A copy of the Emancipation Proclamation signed by President Lincoln and owned by Robert Kennedy will be auctioned in New York.
Lincoln signed the Emancipation Proclamation in 1863 at the height of the Civil War. With the stroke of his pen, Lincoln freed the slaves in the southern states that had seceded from the Union.
One hundred years later, in the middle of the civil rights era, Robert Kennedy bought a signed copy. As the nation's Attorney General, he led the charge to enforce recently passed laws that protected black Americans rights as citizens.
The copy Kennedy purchased is one of 48 signed by Lincoln and sold to raise money for the medical care of union veterans. The original document, handwritten by Lincoln, is at the National Archives in Washington. There are only 19 copies known to still exist; 14 are held in institutional collections.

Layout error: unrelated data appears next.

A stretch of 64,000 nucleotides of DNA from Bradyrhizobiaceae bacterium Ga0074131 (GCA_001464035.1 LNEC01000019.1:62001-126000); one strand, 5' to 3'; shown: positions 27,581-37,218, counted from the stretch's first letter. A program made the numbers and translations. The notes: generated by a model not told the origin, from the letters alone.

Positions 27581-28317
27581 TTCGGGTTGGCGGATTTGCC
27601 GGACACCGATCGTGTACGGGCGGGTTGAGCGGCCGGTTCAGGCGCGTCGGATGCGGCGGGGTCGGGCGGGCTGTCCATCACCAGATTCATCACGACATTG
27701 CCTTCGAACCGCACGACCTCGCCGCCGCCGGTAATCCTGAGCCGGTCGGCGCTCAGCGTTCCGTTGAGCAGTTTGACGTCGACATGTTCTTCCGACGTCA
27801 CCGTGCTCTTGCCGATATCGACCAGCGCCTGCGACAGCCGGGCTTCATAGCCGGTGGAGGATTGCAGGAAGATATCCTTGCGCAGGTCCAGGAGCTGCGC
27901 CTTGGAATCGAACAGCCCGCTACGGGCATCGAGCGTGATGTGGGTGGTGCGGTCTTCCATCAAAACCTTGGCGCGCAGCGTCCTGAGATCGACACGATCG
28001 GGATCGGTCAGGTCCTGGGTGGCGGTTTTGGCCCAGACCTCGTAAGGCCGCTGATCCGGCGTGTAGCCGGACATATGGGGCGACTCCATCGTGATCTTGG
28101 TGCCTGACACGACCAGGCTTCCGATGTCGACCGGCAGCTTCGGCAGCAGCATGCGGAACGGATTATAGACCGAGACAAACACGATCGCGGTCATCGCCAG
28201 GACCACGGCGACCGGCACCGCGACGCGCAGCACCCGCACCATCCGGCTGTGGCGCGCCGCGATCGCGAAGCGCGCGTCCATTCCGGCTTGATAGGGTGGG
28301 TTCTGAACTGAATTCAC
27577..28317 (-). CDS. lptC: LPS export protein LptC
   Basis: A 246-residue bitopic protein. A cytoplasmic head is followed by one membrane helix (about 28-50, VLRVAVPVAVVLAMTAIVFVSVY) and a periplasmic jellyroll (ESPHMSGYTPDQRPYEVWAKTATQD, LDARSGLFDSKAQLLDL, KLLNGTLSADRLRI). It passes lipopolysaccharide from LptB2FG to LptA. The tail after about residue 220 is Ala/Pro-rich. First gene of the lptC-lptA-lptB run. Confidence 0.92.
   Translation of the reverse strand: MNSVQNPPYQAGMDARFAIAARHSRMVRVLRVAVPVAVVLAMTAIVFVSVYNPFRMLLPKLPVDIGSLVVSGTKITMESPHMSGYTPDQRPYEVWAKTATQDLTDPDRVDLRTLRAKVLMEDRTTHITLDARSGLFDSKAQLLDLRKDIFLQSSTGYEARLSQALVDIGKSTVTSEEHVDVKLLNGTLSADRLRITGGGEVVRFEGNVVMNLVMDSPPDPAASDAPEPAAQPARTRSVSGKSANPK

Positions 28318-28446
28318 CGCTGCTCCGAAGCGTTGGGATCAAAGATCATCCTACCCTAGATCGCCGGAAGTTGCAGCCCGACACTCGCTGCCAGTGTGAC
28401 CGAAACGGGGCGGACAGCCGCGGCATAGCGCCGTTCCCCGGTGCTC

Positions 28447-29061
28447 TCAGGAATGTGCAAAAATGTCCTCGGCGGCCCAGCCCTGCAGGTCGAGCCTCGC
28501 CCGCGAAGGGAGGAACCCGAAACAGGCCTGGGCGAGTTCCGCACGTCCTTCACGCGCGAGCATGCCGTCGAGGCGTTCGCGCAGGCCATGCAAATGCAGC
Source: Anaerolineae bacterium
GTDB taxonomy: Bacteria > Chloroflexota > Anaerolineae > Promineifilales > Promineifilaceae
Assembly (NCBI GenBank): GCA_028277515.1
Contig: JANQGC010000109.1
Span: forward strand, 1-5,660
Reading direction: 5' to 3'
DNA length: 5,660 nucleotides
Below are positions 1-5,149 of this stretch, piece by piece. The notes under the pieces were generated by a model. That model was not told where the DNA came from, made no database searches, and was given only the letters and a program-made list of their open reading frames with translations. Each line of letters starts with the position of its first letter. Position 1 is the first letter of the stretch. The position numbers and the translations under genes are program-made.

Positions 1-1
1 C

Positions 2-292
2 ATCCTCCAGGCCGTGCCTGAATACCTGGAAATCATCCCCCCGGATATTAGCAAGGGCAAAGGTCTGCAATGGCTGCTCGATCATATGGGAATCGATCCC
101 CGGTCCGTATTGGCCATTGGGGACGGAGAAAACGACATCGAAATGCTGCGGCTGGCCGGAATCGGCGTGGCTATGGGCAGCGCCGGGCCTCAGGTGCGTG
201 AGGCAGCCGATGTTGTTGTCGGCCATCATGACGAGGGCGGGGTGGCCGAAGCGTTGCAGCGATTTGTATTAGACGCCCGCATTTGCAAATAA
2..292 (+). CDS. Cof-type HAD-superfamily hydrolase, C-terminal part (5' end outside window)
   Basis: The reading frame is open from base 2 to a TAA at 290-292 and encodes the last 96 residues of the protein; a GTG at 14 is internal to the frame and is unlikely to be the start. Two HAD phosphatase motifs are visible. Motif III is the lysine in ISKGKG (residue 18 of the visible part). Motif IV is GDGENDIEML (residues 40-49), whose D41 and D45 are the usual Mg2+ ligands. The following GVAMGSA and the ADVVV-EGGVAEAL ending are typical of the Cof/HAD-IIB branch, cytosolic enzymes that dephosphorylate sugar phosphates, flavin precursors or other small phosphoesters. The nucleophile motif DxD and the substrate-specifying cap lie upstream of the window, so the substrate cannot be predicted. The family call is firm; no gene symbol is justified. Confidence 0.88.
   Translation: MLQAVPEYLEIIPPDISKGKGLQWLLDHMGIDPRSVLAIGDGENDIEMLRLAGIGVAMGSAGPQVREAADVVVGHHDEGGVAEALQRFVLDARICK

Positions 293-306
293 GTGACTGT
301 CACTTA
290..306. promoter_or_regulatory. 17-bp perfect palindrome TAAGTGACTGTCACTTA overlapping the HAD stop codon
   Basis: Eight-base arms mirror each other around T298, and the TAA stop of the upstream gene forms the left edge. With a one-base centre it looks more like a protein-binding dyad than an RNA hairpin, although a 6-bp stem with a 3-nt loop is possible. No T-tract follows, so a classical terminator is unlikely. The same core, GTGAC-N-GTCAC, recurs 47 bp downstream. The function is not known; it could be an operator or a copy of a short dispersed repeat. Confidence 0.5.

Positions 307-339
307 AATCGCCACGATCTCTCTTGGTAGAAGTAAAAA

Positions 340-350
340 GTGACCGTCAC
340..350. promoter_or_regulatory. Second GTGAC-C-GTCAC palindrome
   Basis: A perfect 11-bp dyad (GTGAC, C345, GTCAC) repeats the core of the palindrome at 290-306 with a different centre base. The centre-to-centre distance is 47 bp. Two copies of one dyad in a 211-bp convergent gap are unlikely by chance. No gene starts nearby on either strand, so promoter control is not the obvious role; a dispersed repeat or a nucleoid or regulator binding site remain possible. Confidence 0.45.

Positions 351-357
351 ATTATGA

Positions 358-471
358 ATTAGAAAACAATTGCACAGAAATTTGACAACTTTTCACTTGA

“This latest document, the Kennedy Emancipation Proclamation, links the noblest ideals of the 1860's to the 1960's, links Robert Kennedy and Abraham Lincoln, Civil Rights and Civil War,” said David Redden, vice chairman of Sotheby’s in a statement. ”It is a talisman of two times.”
Kennedy bought a copy in 1964 for an estimated $9,500. He kept the document in his home in Virginia. When Kennedy's copy goes on sale in December at Sotheby's it could sell for as much as $1.5 million.
The document will be on view to the public in Boston, Philadelphia and New York before the sale.